CHRONIC-FATIGUE SYNDROME, or CFS, which afflicts over 1m people in America and 250,000 in Britain, is certainly chronic and surely fatiguing. But is it truly a syndrome, a set of symptoms reliably associated together and thought to have a single underlying cause—in other words, a definable disease?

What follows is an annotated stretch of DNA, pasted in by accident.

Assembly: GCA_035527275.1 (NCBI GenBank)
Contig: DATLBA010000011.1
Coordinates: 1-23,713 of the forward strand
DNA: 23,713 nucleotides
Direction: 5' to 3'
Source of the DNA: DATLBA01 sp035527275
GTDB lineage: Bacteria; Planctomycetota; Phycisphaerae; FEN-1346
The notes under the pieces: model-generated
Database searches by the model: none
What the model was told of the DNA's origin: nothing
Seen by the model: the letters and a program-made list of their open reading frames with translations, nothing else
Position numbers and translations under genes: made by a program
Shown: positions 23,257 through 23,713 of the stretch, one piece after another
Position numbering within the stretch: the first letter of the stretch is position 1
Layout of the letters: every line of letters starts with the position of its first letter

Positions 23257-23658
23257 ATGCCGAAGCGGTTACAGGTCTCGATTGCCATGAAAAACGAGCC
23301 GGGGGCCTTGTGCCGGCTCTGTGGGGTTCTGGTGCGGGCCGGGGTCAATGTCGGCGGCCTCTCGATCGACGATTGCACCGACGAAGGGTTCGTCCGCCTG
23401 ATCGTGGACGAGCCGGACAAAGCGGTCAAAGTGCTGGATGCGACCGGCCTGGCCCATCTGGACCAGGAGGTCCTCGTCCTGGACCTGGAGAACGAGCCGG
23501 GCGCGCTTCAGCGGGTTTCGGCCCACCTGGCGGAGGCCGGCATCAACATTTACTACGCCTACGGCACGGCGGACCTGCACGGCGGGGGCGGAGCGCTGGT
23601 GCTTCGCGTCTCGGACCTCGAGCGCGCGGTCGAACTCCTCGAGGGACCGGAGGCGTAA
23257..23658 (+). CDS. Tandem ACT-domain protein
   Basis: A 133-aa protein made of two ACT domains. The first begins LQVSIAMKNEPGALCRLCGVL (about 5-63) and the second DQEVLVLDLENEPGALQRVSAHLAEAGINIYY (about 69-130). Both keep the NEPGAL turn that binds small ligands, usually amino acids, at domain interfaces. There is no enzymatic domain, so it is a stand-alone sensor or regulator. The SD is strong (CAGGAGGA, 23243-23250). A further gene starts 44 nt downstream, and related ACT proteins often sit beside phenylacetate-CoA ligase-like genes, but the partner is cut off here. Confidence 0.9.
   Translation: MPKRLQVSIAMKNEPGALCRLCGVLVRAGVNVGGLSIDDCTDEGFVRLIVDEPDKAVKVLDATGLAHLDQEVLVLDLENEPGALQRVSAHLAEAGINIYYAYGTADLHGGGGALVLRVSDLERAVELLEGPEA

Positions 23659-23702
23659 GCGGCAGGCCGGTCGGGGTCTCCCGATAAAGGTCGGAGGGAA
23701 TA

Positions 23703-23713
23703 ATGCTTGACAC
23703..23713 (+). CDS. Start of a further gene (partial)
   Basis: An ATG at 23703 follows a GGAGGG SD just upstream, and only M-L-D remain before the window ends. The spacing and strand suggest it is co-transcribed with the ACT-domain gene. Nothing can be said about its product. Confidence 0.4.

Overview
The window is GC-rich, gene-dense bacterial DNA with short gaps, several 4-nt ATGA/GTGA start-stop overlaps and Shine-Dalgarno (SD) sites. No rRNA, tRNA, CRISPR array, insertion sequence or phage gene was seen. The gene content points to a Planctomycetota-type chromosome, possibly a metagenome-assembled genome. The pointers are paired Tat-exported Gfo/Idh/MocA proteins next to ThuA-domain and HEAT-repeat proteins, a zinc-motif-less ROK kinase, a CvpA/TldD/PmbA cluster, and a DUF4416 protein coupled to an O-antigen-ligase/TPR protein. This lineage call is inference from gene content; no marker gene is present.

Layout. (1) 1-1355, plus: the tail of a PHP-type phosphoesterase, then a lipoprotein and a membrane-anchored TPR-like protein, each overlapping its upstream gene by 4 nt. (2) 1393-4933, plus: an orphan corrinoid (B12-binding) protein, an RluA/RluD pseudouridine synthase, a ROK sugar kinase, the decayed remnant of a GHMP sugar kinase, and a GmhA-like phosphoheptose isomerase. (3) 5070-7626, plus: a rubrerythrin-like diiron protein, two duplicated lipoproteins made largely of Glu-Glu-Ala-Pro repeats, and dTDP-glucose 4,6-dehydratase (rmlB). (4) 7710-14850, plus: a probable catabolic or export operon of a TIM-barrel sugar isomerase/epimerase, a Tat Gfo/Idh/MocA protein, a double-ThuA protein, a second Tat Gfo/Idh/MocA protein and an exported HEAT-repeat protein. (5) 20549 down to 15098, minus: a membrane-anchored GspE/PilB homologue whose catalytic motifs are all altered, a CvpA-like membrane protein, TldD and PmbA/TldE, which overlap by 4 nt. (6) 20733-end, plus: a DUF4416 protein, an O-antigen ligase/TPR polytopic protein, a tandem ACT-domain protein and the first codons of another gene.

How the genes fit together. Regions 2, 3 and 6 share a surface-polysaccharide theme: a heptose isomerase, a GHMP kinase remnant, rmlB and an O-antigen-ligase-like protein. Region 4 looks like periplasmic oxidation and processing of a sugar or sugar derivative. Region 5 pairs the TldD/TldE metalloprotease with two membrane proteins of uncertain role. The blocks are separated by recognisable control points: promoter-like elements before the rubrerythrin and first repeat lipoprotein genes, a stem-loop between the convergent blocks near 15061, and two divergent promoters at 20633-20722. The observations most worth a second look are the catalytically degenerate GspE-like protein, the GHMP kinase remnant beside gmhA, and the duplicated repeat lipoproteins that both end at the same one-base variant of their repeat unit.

CFS’s symptoms—debilitating exhaustion often accompanied by pain, muscle weakness, sleep problems, “brain fog” and depression—overlap with those of other conditions. These include fibromyalgia (itself the subject of existential doubt), clinical depression, insomnia and other sleep disorders, anaemia and diabetes. These overlaps lead some to be sceptical about CFS’s syndromic nature. They also mean many people with CFS spend years on an expensive “diagnostic odyssey” to try to find out what is going on….